The Aisle Seat - Movie Reviews by Mike McGranaghan
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THE AISLE SEAT - by Mike McGranaghan


The Duke of Burgundy

The Duke of Burgundy is like Fifty Shades of Grey as staged by Masterpiece Theater. It contains an excess of prim and proper British elegance, interrupted when people start talking about things like “human toilets.” Director Peter Strickland (Berberian Sound Studio) takes a huge risk with the film, which comes to Blu-Ray on September 29 from Shout! Factory. By fusing classicism with cutting-edge erotica, he produces a work like no other. But it's also something that will sharply divide viewers. You'll either be absorbed by the movie's curious approach, or you'll be put off by the way it seems to perpetually call attention to itself.

This is the story of Evelyn (Chiara D'Anna), a woman who works as a maid at the home of a lepidopterologist named Cynthia (Sidse Babett Knudsen). Cynthia is a stiff, rude woman who harshly chastises her for even the most minor of transgressions. At first, we wonder why Evelyn continues to work there. Then it becomes clear. She and Cynthia are actually lovers, acting out a carefully-scripted role-playing game designed to heighten Evelyn's arousal. Cynthia becomes frustrated with the repetition of this scenario. In an effort to shake things up, she buys her lover a trunk to be locked into all night, as a form of the “punishment” she craves. Far from solving a problem, the trunk creates more.

The Duke of Burgundy explores sensuality between two women with very different needs. One of them wants to feel dominated; the other wants a more natural expression of love, and only complies with the charade because it pleases her partner. She willingly subjugates her own desires, believing that doing so is a sign of her affection. The film looks at the toll this arrangement takes as Cynthia becomes increasingly tired of having to perform a ritual of cruelty in order to get intimacy. In its look at mismatched turn-ons, The Duke of Burgundy proves to be a thoughtful examination of mature sexuality – something we see all too rarely on screen. It takes sex seriously, focusing on the need to have not only compatibility, but also understanding in a successful intimate relationship. The lead actresses, both of whom are excellent, are totally game for the plot's kinkier qualities.

The way that theme is explored is the make-or-break component for The Duke of Burgundy, though. Strickland goes overboard to give the film a distinctly proper British aura. The idea seems to be to contrast the form of the story with its content. Aesthetically, it's like Howard's End on stereoids: elegant sets and costumes, restrained tone, ethereal music score, etc. If you watched it with the sound off, you'd think you were watching a boring late-'60s British costume drama. Then, every once in a while, Strickland throws in something radically different, such as a shot of the two leads in some gymnastic-looking sexual position, or a stunningly frank discussion of a fetish. One love scene is shot with mirrors so that we simultaneously watch the lovemaking and its reflection. Sometimes there are rapid shots of moths and butterflies interspersed with whatever Cynthia and Evelyn are doing. The director even does a few things on near-subconscious levels. There are no men in the film, for instance, and one crowd scene features obvious mannequins in the background.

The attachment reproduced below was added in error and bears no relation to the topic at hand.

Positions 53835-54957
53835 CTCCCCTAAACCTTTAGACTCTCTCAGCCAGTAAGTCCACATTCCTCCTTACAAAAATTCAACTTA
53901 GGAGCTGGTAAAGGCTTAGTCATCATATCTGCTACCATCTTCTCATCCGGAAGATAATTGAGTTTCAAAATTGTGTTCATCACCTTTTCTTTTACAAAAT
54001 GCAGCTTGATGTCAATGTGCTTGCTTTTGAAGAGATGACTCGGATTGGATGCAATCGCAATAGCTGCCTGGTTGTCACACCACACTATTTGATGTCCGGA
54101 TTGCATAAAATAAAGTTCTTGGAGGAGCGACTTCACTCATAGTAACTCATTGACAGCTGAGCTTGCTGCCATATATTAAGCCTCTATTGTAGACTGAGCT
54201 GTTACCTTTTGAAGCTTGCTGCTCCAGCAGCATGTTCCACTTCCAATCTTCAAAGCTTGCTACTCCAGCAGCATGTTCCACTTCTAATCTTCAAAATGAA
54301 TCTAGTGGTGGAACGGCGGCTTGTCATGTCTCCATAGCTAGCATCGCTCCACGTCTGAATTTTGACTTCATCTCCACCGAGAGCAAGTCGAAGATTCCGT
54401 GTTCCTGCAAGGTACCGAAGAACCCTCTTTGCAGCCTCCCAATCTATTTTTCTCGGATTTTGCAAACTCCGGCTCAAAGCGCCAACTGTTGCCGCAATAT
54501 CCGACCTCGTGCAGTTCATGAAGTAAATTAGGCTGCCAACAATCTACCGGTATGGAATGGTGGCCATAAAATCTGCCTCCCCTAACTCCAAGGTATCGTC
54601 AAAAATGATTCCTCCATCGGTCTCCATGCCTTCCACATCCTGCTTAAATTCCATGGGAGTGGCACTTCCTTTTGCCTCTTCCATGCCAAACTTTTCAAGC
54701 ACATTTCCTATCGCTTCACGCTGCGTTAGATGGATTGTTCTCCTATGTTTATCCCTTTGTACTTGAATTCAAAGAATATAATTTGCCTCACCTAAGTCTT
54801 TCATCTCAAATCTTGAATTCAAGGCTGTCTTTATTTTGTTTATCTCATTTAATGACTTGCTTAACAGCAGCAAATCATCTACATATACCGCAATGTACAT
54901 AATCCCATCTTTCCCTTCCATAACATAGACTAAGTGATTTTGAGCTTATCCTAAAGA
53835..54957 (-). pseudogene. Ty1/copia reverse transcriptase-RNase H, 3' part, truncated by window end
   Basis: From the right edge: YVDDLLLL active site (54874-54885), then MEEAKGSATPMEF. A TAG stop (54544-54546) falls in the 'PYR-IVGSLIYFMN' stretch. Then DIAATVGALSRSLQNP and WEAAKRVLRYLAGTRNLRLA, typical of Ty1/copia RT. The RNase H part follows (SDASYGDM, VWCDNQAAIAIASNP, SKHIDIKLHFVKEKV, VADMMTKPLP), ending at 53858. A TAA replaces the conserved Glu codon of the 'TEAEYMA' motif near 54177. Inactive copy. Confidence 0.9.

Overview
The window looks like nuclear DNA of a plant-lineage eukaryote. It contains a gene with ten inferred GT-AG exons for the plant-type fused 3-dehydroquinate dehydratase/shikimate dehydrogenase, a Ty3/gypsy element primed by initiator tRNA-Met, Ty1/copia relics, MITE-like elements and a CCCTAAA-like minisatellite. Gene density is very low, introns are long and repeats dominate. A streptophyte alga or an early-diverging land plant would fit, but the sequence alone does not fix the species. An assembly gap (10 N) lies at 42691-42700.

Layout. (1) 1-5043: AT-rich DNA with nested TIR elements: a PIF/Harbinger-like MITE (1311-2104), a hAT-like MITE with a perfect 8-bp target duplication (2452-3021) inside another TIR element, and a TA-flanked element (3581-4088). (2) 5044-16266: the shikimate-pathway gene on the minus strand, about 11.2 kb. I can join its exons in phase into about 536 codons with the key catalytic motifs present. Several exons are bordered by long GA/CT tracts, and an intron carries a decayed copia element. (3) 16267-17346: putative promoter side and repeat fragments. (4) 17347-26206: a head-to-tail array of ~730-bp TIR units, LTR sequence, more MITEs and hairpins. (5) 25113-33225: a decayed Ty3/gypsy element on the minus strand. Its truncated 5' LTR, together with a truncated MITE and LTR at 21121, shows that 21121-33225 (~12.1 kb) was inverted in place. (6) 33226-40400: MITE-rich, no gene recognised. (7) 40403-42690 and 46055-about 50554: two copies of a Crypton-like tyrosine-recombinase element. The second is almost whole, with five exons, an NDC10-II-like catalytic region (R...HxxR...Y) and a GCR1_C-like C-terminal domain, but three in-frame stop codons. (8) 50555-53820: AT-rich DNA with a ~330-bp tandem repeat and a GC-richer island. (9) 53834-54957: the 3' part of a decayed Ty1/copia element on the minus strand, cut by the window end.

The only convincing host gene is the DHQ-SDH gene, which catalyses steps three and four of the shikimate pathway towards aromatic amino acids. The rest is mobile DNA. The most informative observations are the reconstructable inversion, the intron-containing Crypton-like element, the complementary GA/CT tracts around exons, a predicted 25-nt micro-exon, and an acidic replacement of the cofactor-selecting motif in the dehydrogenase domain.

Such an unusual approach is undeniably admirable. It's also distracting if you find yourself unable to get on The Duke of Burgundy's wavelength. In every second of its running time, the movie calls attention to its intentionally artsy vibe. The style is so apparent – and so inescapably noticeable – that it can become difficult to get emotionally engaged in Cynthia and Evelyn's story. In other words, as well-made and ambitious as The Duke of Burgundy is, the pervasive artifice is its own worst enemy, serving to distance the audience from the human drama that is supposed to pulling us in.

In the end, this is a picture some people will love, and others will be left cold by. No one will be bored, though.

( out of four)

Blu-Ray Features:

Shout! Factory's Blu-Ray release comes with some substantive bonus material. Director Peter Strickland is the subject of an 11-minute interview, in which he talks about taking on sexuality in such a creative, provocative manner. On a related note, there are 44 minutes of deleted scenes, all of which begin with lengthy text introductions from the director. He's brutally honest about stuff that didn't work or negatively impacted the flow of the story.

Conduct Phase is a bizarre, formless 8-minute short film Strickland made about stray dogs. It again shows his penchant for visual experimentation. Finally, there is a music video from Cat's Eyes (the band that provided music for the film), the theatrical trailer, and a still gallery.

For more information on this title, please visit the Shout! Factory website

The Duke of Burgundy is unrated, but contains graphic sexuality. The running time is 1 hour and 44 minutes.

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